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Mobility Exercises To Ease Tension And Improve Posture

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If you’ve been finding you’ve moved less and sat more recently, don’t worry, you’re by no means alone. While there are many benefits from an increase in working from home, you may have found it’s been having a negative effect on your joints and muscles.  Muscle soreness, tension and tightness could all be a result of poor mobility, but don’t worry, this guide will show you what to do, to start improving yours.

This guide will cover: 

  1. What is mobility? 
  2. Why is mobility important? 
  3. What causes limited mobility? 
  4. What are mobility exercises?
  5. When to do mobility exercises?
  6. Hip mobility exercises
  7. Shoulder mobility exercises
  8. Ankle mobility exercises
  9. Back/thoracic mobility exercises

What is mobility?

When it comes to your body, mobility is quite simply the ability to freely move yourself using your muscles and joints, ideally without requiring any support or feeling any stiffness or stress. So, raising your arms, swinging your legs, rolling your shoulders, moving into a seated position, bending over… these all require mobility. 

Mobility is generally linked with a good range of movement, healthy joints, strong muscles, stability and flexibility - all of which can usually be improved with regular exercises and stretches. While there are many types of exercises that just focus on how to improve flexibility (e.g. increase your body’s ability to move through its full range of motion), or perhaps boost your stability (e.g. to help with balance), full mobility really takes a combination of all of these different elements so you can move your muscles in different ways. 

Why is mobility important? 

Mobility is what helps you move around - keeping your posture sturdy and everyday activities problem-free. If your mobility starts to deteriorate in any way, you may struggle to move in a free, unsupported manner. So if, for example, you suffer with poor hip or knee mobility, you could find it painful or difficult to walk without the support of a stick or wheelchair.

Improving your mobility can also help to boost your performance and technique in activities like running, weight lifting or competitive sports and can help lower the risk of injury. If your mobility is restricted as you work out, then smaller, weaker assistance muscles will be engaged to compensate, which could start to feel painful. If you find that certain exercises lead to pain, it could be that the muscle is underdeveloped causing tension and soreness in the joints.

What causes limited mobility? 

There are a range of issues that could lead to restricted mobility. These could include (but aren’t limited to):

  • Older age - aging can affect bone density, muscle mass and strength, which can result in stiffer, less flexible joints
  • Injury - if you injure a muscle, you could experience pain, swelling and stiffness, all of which can limit mobility
  • Low activity levels - if you’re living a fairly sedentary lifestyle then you’re missing out on the continual strengthening and mobilising of your muscles and joints. As they get weaker, you could suffer from increased tension and stiffness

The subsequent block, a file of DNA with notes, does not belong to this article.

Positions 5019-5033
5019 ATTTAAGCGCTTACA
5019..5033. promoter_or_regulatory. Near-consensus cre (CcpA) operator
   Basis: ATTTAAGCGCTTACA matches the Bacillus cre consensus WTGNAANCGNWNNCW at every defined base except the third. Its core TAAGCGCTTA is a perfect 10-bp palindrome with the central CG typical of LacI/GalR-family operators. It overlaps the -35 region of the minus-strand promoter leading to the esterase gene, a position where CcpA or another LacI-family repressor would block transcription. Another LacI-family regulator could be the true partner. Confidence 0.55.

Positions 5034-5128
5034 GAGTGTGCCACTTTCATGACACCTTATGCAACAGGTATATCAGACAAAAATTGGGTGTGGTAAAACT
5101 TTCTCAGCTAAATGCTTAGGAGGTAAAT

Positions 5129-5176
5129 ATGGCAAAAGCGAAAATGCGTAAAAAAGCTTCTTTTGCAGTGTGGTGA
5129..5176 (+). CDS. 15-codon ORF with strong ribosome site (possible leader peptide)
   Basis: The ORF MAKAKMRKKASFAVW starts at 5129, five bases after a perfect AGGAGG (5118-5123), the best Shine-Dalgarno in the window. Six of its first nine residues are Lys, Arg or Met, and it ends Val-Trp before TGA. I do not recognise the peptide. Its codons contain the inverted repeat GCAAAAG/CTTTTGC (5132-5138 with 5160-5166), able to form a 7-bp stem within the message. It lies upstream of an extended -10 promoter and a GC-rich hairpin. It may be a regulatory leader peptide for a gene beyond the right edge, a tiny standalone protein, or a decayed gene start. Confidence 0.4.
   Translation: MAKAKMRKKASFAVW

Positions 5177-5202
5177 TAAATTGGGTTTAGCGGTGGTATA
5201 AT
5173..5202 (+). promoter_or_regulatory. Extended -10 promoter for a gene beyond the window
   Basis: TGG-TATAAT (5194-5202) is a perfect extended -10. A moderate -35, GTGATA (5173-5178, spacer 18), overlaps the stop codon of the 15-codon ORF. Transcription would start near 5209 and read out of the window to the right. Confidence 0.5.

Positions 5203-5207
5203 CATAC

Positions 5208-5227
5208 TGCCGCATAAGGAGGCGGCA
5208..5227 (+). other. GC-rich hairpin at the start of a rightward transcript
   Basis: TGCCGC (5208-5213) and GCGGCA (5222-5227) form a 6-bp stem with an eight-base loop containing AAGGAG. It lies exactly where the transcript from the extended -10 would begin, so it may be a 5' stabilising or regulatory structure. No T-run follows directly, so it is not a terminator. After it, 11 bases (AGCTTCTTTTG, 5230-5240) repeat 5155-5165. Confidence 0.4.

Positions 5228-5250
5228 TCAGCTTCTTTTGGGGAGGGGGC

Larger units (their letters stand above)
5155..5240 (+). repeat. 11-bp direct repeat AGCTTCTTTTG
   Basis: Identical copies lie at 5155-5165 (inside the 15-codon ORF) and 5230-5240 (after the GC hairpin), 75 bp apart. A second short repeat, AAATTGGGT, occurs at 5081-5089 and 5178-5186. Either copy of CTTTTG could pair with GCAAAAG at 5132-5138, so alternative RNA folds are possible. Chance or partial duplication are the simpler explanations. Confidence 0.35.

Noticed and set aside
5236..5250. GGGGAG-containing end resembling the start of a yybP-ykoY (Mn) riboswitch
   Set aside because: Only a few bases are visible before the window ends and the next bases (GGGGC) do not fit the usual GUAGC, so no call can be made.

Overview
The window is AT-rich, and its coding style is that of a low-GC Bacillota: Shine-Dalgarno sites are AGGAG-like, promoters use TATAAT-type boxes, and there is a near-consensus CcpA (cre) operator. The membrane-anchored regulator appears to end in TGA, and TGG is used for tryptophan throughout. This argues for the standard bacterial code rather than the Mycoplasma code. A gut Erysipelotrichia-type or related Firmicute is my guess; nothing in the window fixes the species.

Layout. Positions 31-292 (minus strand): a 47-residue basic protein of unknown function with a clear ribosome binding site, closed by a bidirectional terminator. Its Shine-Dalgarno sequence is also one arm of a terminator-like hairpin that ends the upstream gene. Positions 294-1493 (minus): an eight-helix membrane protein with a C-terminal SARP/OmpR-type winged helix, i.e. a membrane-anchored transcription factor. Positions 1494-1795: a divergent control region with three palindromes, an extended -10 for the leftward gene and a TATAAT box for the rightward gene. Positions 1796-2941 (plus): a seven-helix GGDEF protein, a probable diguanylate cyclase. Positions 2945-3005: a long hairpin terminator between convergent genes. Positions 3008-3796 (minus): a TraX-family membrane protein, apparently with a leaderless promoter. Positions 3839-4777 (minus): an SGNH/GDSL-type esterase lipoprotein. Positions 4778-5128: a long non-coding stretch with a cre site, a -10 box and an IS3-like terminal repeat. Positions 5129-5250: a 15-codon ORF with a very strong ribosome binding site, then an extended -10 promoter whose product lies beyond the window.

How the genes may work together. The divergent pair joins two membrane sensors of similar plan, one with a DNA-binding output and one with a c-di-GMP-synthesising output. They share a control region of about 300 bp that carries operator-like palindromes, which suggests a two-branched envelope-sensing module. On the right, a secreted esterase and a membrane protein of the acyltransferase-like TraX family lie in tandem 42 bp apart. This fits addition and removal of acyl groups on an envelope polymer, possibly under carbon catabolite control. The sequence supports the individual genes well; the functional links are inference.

• Chronic diseases (e.g. diabetes, osteoporosis or arthritis) - some diseases can affect the joints, flexibility and mobility, causing pain and stiffness 
  • Obesity - extra weight can add additional pressure to joints and muscles, meaning they need to work harder to perform well. If they struggle, this could lead to mobility issues and injury

If you don’t suffer with any major illnesses or injuries, then it’s very likely that lack of mobility is being exacerbated by (if not caused by) a more sedentary lifestyle, such as an increase in time spent at a desk, in front of the TV or driving instead of walking. Luckily, if this is the case, then there are steps you can take to improve your mobility again.

What are mobility exercises? 

Mobility exercises are movements, stretches and actions that, when repeated, will help to improve your mobility by boosting your muscle strength, flexibility and stability. In many cases these exercises require no equipment, but you can also integrate items such as resistance bands, weights and balancing balls to increase the intensity of each movement. 

Yoga, pilates and barre are all excellent activities for increasing mobility, and also for easing stress which can cause muscles to tense up. Most warm ups, cool downs and dynamic stretches will also help with mobility, and foam rolling after a workout is another popular approach - which has been shown to ease tight muscles by breaking up scar tissue and improving circulation. 

When to do mobility exercises

A lot of mobility movements can be done at any point throughout the day, so are a perfect way to ease tension and soreness when it hits - especially good if you’re sitting all day for work. 

Many people incorporate mobility exercises into their warm ups, which is a great way to prepare your body for a workout and loosen up any stiff joints and muscles ahead of your main exercise. Likewise, you may find you’d like to include some mobility-boosting stretches in your cool down, helping to ease any tension that may have flared up during your workout. 

However, you can also focus your whole workout on just improving your mobility - exercises such as yoga or pilates are a great way to improve your strength, flexibility, stability and range of movement (and they’re excellent stress busters too).